Wells said she was at the National Action Network Convention in New York when she got the news about her son's case. She sat on a panel alongside other Black family members who have lost loved ones to violence, including the mother of Ahmaud Arbery

She said she learned about the decision at the convention, a move she speculated city officials may have made intentionally.

"Once again, Minneapolis, you’re showing your true colors of actually who you are and who you represent. I'm not going to give up," she said at a news conference Wednesday afternoon.

Wells directed a message to Hanneman.

"You may have been found not guilty, but in the eyes of me, being the mother who I am, you are guilty," she said. "You're going to continue to be restless because the spirit of my baby is going to haunt you for the rest of your life."

The founder of the National Action Network, the Rev. Al Sharpton, called the decision “a slap in the face, not only to this mother, but to all of us.”

Sharpton, the host of MSNBC’s “PoliticsNation,” said they will take the case to the Justice Department for review, and he called for “no knock” warrants to be banned across the country. 

Attorneys Benjamin Crump, Jeff Storms and Antonio Romanucci said in a joint statement Wednesday that Locke's family was "deeply disappointed" by the decision not to charge Hanneman.

"The tragic death of this young man, who was not named in the search warrant and had no criminal record, should never have happened," the statement said. "The family and its legal team are firmly committed to their continued fight for justice in the civil court system, in fiercely advocating for the passage of local and national legislation, and taking every other step necessary to ensure accountability for all those responsible for needlessly cutting Amir’s life far too short."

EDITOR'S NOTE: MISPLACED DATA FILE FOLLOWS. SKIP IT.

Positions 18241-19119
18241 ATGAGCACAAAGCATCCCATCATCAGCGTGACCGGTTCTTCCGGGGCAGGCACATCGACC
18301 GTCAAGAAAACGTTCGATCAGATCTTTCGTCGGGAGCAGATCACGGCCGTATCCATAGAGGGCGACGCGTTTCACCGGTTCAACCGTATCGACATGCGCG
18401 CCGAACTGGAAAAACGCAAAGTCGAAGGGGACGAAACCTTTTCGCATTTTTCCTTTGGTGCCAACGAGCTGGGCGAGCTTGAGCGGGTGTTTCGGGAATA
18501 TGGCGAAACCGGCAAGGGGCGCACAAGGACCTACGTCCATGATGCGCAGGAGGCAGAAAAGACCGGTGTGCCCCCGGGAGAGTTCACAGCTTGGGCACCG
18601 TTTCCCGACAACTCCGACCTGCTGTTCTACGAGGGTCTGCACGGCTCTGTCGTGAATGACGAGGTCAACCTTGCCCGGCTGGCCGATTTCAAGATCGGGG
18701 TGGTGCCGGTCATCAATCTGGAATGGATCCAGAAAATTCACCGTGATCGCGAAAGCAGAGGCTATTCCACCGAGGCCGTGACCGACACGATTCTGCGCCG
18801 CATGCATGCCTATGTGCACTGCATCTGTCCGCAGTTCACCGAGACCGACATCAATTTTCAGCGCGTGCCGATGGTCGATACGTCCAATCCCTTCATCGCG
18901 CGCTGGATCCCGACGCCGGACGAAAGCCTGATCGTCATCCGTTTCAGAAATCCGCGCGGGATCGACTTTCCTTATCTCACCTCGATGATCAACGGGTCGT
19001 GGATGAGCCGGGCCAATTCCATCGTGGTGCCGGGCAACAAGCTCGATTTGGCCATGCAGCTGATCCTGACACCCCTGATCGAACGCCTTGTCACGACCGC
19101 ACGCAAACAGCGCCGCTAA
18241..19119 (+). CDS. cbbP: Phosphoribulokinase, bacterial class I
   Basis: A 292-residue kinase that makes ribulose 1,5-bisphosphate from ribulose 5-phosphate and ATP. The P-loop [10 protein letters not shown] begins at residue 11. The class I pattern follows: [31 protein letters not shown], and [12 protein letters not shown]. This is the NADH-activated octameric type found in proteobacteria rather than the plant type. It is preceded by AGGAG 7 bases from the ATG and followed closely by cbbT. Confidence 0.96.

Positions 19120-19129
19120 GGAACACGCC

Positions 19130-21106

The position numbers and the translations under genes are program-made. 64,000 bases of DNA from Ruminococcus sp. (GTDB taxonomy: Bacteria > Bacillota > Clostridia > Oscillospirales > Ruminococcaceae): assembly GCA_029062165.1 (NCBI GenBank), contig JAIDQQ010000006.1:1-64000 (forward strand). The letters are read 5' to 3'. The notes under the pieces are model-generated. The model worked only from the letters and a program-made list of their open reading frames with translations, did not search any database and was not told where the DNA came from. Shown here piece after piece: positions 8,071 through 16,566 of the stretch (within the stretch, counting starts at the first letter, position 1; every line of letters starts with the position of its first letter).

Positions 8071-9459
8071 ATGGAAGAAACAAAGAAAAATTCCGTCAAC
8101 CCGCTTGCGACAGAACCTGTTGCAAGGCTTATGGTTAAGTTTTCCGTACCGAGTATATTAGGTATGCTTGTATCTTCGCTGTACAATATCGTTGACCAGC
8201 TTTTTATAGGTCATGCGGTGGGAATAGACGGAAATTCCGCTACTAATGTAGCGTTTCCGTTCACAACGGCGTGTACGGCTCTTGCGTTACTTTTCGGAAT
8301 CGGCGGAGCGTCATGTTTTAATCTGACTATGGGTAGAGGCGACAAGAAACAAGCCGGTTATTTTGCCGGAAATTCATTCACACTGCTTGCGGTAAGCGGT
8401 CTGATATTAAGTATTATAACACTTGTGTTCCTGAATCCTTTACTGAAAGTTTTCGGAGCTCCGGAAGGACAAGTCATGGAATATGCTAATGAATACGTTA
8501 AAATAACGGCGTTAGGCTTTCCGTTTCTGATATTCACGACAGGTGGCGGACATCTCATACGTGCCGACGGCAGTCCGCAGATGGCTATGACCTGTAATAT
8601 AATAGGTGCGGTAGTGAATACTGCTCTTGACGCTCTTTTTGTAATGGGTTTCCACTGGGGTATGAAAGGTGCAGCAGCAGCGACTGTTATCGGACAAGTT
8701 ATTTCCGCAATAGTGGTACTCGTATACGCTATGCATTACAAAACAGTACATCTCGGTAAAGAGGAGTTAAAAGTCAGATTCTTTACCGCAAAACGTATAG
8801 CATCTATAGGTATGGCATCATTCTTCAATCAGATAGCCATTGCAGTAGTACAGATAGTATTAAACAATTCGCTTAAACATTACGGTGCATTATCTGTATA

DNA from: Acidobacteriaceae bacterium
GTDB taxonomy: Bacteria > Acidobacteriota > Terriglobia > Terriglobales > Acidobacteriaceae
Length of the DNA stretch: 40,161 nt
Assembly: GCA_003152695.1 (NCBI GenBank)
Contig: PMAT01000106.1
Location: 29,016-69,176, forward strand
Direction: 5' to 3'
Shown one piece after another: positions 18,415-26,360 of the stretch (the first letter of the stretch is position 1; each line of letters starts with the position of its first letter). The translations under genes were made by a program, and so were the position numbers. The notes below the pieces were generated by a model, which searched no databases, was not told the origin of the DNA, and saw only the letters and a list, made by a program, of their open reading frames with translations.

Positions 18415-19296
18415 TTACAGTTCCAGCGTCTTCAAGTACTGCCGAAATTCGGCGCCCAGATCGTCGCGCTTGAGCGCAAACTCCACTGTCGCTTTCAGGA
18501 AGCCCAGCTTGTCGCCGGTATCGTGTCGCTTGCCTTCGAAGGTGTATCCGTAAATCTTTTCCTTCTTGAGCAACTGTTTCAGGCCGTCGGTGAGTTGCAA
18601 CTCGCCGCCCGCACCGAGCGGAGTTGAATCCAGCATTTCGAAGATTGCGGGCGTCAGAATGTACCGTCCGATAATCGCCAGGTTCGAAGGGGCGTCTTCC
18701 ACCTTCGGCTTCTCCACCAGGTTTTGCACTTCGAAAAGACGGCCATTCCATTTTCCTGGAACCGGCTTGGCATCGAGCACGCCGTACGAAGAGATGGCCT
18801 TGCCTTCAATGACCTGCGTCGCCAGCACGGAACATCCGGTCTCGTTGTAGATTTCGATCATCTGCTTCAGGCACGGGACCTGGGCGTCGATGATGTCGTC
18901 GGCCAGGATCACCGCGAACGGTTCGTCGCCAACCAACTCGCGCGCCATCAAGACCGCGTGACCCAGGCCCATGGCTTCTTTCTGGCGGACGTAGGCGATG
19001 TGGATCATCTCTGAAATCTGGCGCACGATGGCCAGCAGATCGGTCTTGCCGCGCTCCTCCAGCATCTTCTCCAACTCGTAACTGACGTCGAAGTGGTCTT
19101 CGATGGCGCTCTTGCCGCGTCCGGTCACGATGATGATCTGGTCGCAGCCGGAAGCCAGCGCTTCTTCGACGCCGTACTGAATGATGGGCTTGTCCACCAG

“No family should ever suffer like Amir’s again,” the statement concluded.

Amir Locke's picture is seen during a heavy snowstorm at George Floyd Square in Minneapolis on Feb. 22, 2022.
Amir Locke's picture during a heavy snowstorm at George Floyd Square in Minneapolis on Feb. 22.Kerem Yucel / AFP via Getty Images

The use of the “no knock” warrants was the crux of heated criticism against the Minneapolis Police Department — especially in the wake of Breonna Taylor’s death in Kentucky. 

After Locke's death, Mayor Jacob Frey halted the use of such warrants. On Tuesday, he enacted a new warrant and entry policy that prohibits applying for and executing all such search warrants by Minneapolis police.

The police department remains the subject of a patterns and practices investigation by the U.S. Justice Department.

Freeman and Ellison acknowledged at the news conference Wednesday that city residents have been crying out for meaningful police reform for years.

“What I think we can try to do that perhaps will accomplish some of the reforms is to make sure that officers are less often in situations in which they’re confronted and think they have to use deadly force,” Freeman said.